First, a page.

What is a maritime lien

Under admiralty law a maritime lien is the term given to a ‘privileged claim’ on maritime related property. The maritime property ranges in category from a vessel, to the vessel equipment and cargo. Typically a maritime lien is brought to court where there have been injuries or damage caused by the property by which the claim is put upon. To better understand the scope of a maritime lien claim it is advised that you seek consultancy with a professional consultancy firm.

Maritime lien explained

Under maritime lien claims, it is provided by the applicable court that the vessel or other maritime property that caused the damage or harm, is responsible for loss caused to the third party, and the owner of the vessel of property that caused the damage will not be held personally liable

There are many forms of maritime lien claims, which although vary between jurisdictions, remain common form under Admiralty Law. The most typical types of maritime lien are as follows:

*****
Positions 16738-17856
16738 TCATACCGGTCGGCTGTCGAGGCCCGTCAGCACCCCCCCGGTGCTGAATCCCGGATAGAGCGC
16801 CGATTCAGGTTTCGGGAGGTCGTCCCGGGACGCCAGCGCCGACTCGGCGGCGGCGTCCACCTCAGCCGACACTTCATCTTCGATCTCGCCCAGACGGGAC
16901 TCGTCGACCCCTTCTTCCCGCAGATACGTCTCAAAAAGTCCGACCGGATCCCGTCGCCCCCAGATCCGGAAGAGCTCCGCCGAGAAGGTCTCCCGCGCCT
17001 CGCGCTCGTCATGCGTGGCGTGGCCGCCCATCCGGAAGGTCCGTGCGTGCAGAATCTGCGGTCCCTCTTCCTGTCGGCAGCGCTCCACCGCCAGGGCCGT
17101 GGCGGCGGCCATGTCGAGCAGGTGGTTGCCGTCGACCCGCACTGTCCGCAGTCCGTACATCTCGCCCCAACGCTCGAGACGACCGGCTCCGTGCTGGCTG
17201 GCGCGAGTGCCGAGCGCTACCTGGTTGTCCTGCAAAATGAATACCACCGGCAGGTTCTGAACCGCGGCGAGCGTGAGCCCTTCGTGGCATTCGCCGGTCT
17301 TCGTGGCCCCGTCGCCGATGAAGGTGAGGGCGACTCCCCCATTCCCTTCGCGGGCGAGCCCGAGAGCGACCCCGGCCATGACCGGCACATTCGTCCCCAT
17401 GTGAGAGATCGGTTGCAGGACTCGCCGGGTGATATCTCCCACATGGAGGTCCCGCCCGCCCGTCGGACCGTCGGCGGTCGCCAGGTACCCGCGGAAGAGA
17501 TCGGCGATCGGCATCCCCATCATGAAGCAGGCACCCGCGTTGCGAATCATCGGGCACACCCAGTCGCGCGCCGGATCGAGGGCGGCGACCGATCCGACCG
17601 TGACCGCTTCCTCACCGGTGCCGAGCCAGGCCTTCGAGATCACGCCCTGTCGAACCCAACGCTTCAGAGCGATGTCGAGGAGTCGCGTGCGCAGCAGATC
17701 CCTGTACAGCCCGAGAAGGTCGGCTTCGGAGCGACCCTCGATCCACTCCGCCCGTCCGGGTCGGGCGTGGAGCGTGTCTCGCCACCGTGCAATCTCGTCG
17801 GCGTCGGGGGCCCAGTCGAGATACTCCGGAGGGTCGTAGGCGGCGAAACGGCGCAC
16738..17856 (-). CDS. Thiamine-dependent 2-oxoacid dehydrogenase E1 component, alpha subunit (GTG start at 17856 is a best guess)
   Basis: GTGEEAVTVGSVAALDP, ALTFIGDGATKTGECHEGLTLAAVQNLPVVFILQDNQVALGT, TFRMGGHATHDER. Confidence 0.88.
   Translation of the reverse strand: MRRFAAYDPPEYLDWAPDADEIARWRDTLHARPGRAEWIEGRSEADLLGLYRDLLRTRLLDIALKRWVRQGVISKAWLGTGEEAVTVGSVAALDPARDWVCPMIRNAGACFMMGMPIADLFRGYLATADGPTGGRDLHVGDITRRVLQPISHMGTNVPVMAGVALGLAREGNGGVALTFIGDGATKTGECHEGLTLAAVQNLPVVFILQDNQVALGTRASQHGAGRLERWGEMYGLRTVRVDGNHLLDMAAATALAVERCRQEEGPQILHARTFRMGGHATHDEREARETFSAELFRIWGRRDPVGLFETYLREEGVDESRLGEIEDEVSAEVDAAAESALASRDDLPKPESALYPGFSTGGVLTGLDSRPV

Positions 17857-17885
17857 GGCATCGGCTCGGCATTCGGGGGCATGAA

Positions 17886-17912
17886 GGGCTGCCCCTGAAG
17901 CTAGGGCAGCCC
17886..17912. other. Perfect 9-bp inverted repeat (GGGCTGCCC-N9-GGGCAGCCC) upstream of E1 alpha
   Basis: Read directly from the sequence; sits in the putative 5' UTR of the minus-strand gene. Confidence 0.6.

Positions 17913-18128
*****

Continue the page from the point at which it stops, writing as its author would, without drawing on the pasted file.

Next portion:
• Salvage operations
  • Claims for breach of contract by a charter party
  • Ship mortgages
  • Wages (ship crew including master)
  • Claims by cargo carriers for unpaid freight
  • Pollution claims
  • Claims regarding maritime contracts for towage, repairs and supplies
  • Claims for general average

There is more than one form of maritime lien depending on the claiming party, for example a ship owners lien is known as a possessory lien. In addition, maritime lien claims and admiralty law provisions will vary according to the jurisdiction employing the law and so it is essential that all maritime operators are fully aware of their rights, obligations and compliance requirements.